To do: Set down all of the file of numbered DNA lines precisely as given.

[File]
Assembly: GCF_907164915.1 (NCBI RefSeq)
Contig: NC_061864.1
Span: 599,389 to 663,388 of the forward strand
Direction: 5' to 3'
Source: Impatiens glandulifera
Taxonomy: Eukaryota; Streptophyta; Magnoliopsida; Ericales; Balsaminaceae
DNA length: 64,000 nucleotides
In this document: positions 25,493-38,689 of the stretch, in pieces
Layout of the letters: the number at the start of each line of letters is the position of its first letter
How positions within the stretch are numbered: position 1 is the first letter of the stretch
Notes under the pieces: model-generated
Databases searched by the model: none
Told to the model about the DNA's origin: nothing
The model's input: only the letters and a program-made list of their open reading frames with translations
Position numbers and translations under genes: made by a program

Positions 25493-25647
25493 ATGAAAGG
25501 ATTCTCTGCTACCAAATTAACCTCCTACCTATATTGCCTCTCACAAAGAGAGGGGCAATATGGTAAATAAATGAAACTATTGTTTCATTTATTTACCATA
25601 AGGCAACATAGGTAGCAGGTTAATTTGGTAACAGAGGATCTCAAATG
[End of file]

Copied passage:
Assembly: GCF_907164915.1 (NCBI RefSeq)
Contig: NC_061864.1
Span: 599,389 to 663,388 of the forward strand
Direction: 5' to 3'
Source: Impatiens glandulifera
Taxonomy: Eukaryota; Streptophyta; Magnoliopsida; Ericales; Balsaminaceae
DNA length: 64,000 nucleotides
In this document: positions 25,493-38,689 of the stretch, in pieces
Layout of the letters: the number at the start of each line of letters is the position of its first letter
How positions within the stretch are numbered: position 1 is the first letter of the stretch
Notes under the pieces: model-generated
Databases searched by the model: none
Told to the model about the DNA's origin: nothing
The model's input: only the letters and a program-made list of their open reading frames with translations
Position numbers and translations under genes: made by a program

Positions 25493-25647
25493 ATGAAAGG
25501 ATTCTCTGCTACCAAATTAACCTCCTACCTATATTGCCTCTCACAAAGAGAGGGGCAATATGGTAAATAAATGAAACTATTGTTTCATTTATTTACCATA
25601 AGGCAACATAGGTAGCAGGTTAATTTGGTAACAGAGGATCTCAAATG